One of the amazing things about the Psalms is their gut-level honesty in good and bad times. It’s also so cool to see how “theo-centric” so many of the authors are. (Theocentric means God is central, it’s the opposite of God being one compartment in an otherwise busy life full of others priorities.) So I got to wondering, how honest are we really when we relate with God? How often do we play games, pretending God doesn’t know what’s really going on inside of us? And since we know God knows us, what makes us not tell Him how we honestly feel? I’ve got doubts, I’ve got frustrations with God’s seemingly absent/non-involvement in things I think He should do! And I’m learning to now tell Him those things. I’m finding that if I start with honesty, then God can really work in me. If I try to relate to God from some image of myself that’s in my head but not real, then how can I expect God to transform me and grow me?
So I sit here in a Starbucks of all places in the middle of Greenwich Village, NY — I arrived here dropping Lisa off at a friend’s apartment while I head over here to study. Now I grew up 30 min from NY city and you’d think I’m all cultured and invincible, at least that’s what I’d like you to believe about me, but I can’t deny a “fear” that resides in me today. Maybe it’s been too long in Minnesota, maybe it’s the fact that I never really felt safe in NY, maybe it’s the reputation that it has? Maybe a combination of all of them – but I can’t deny the fear. So I wonder what is fear all about? I mean if I’m honest I live with a lot of fear and it feels wrong. I mean I’m a Christian, “what can man do to me?” right? Yeah, exactly – tell my emotions that! Why do I look at every person who sits near me or who I pass on the busy NY streets suspiciously? And how do I move past the fear to actually look at these people with love? I mean isn’t that what God is calling us to do? Not just to exist or survive near people, but to love them.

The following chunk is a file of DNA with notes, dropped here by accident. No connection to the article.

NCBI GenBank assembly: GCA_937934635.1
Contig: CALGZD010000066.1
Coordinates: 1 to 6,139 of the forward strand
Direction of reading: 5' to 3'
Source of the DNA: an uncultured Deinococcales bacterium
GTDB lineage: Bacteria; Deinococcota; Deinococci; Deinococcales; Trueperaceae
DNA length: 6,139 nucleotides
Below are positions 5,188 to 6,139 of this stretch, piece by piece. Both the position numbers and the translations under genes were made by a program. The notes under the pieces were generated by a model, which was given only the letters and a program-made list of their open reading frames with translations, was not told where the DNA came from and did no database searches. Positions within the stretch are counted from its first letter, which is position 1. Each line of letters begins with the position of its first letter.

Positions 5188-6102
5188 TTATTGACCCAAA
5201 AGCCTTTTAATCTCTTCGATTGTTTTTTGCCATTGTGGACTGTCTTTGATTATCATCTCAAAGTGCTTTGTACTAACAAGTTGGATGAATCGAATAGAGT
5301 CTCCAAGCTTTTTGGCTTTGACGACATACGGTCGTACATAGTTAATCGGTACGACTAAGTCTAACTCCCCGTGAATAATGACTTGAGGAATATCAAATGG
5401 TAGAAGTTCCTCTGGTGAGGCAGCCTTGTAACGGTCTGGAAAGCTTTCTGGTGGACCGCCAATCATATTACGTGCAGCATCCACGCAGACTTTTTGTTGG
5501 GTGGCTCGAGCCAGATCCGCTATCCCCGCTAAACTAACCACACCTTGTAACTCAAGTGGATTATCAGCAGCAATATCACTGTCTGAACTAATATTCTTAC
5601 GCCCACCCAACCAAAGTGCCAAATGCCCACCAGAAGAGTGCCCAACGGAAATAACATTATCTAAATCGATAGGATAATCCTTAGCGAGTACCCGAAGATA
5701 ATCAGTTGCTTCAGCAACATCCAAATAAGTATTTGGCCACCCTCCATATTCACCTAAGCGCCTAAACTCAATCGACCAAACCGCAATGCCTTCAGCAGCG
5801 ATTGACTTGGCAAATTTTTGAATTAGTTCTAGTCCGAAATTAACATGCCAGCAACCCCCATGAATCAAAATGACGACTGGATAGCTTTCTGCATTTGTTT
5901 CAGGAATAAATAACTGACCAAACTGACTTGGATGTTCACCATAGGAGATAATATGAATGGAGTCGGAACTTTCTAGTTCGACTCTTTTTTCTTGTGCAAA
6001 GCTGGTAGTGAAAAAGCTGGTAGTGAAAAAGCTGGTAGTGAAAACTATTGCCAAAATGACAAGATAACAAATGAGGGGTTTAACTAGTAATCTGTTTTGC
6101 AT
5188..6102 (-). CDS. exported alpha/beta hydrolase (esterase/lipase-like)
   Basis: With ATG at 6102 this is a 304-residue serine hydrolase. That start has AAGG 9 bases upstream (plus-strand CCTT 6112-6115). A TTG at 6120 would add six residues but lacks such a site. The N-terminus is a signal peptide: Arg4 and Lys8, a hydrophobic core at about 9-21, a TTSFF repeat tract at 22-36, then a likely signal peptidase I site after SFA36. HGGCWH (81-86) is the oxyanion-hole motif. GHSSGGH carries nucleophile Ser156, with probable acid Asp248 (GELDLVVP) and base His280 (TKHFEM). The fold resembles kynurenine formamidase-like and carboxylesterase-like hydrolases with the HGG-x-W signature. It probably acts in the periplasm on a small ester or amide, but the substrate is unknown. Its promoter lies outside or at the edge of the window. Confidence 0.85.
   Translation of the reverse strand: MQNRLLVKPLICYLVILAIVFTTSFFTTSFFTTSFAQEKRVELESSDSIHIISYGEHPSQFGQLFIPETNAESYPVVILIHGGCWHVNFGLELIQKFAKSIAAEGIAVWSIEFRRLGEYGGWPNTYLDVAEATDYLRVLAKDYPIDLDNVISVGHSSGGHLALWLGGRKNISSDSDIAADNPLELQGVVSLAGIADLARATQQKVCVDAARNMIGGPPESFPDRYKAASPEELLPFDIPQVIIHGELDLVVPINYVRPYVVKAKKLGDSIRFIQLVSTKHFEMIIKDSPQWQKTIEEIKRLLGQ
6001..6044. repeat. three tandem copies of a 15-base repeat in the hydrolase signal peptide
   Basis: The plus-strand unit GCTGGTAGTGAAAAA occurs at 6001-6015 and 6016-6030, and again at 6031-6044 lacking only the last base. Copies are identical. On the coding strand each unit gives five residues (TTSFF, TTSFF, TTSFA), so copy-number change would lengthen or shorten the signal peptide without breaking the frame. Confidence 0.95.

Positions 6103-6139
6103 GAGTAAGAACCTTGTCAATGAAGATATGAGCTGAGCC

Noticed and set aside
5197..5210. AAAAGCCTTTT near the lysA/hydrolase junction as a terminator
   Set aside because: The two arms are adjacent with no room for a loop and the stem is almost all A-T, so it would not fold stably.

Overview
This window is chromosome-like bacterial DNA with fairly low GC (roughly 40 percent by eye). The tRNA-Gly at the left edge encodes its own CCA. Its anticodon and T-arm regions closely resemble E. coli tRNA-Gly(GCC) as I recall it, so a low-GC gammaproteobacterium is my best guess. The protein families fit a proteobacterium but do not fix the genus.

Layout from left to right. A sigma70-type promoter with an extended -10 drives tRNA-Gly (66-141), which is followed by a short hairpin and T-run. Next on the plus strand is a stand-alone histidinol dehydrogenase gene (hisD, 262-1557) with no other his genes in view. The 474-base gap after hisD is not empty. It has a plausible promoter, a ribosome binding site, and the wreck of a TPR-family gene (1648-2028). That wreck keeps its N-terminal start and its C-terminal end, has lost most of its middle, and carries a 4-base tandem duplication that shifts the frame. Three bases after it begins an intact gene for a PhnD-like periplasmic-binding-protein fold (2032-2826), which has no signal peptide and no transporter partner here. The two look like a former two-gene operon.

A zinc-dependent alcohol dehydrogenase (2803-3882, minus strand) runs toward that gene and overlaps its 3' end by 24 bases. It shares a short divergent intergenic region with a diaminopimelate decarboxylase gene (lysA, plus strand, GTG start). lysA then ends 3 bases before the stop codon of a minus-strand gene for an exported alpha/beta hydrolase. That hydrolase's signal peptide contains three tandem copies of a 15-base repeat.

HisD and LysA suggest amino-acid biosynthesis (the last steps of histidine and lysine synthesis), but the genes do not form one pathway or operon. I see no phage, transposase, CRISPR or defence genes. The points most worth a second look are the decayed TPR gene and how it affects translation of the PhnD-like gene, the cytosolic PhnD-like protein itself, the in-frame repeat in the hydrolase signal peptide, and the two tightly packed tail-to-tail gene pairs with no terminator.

Ok maybe you’re not a basketball fan — but I am. I watched along with the rest of the basketball world as Lebron James made his infamous decision. And while ESPN and everyone else refused to even mention my NJ Nets in a sentence, I held out hope (but not really). Not because I didn’t think he would come to our team, but more because it went against why I started liking this team. It wasn’t about being in NJ (in fact growing up I was a Boston Celtics fan – Go Larry Bird!!). It was about the type of team NJ was when I started liking them. They were a team of blue collar hard working no-name players like Kerry Kittles, Richard Jefferson, Kenyon Martin, Jason Collins and of course their lone star: Jason Kidd who was known more for his passing then his scoring or athleticism. The fact that a team comprised of nobody’s could make it to the NBA finals was inspiring to me. I’ve always been a “believe in the under-dog” kinda guy. I like hard work and determination. I love seeing teams play like teams.
Ok, so I’m thinking through relationships. We often say here at Grace, that the church is people and yet recently we’ve been accused of breaking up relationships because the former “Adult Bible Fellowship” (ABF) program is transitioning. Allow me to give you some inside our brains and hearts kind of thoughts and then leave you with a question.